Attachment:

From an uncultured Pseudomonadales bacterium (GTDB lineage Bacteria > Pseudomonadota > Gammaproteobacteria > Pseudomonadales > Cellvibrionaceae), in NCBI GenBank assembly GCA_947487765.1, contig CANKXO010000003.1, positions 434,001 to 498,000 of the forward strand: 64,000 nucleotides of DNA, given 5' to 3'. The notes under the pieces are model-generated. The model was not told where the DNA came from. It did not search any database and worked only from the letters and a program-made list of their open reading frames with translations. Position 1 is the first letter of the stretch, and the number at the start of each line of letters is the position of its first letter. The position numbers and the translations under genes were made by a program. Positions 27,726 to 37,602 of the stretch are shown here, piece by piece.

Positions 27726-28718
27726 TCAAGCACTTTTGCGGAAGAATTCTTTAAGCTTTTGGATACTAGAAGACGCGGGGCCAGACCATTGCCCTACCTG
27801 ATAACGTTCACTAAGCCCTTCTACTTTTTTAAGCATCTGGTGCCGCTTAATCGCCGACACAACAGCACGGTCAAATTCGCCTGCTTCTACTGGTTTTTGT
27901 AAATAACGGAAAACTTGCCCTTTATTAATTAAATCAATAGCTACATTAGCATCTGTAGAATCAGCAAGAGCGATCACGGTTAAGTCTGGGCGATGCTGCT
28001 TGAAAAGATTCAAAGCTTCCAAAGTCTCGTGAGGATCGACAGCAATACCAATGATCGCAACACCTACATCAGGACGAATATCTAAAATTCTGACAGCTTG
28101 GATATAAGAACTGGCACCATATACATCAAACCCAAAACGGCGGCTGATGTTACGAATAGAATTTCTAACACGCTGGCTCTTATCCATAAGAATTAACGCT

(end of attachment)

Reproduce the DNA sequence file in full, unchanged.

From an uncultured Pseudomonadales bacterium (GTDB lineage Bacteria > Pseudomonadota > Gammaproteobacteria > Pseudomonadales > Cellvibrionaceae), in NCBI GenBank assembly GCA_947487765.1, contig CANKXO010000003.1, positions 434,001 to 498,000 of the forward strand: 64,000 nucleotides of DNA, given 5' to 3'. The notes under the pieces are model-generated. The model was not told where the DNA came from. It did not search any database and worked only from the letters and a program-made list of their open reading frames with translations. Position 1 is the first letter of the stretch, and the number at the start of each line of letters is the position of its first letter. The position numbers and the translations under genes were made by a program. Positions 27,726 to 37,602 of the stretch are shown here, piece by piece.

Positions 27726-28718
27726 TCAAGCACTTTTGCGGAAGAATTCTTTAAGCTTTTGGATACTAGAAGACGCGGGGCCAGACCATTGCCCTACCTG
27801 ATAACGTTCACTAAGCCCTTCTACTTTTTTAAGCATCTGGTGCCGCTTAATCGCCGACACAACAGCACGGTCAAATTCGCCTGCTTCTACTGGTTTTTGT
27901 AAATAACGGAAAACTTGCCCTTTATTAATTAAATCAATAGCTACATTAGCATCTGTAGAATCAGCAAGAGCGATCACGGTTAAGTCTGGGCGATGCTGCT
28001 TGAAAAGATTCAAAGCTTCCAAAGTCTCGTGAGGATCGACAGCAATACCAATGATCGCAACACCTACATCAGGACGAATATCTAAAATTCTGACAGCTTG
28101 GATATAAGAACTGGCACCATATACATCAAACCCAAAACGGCGGCTGATGTTACGAATAGAATTTCTAACACGCTGGCTCTTATCCATAAGAATTAACGCT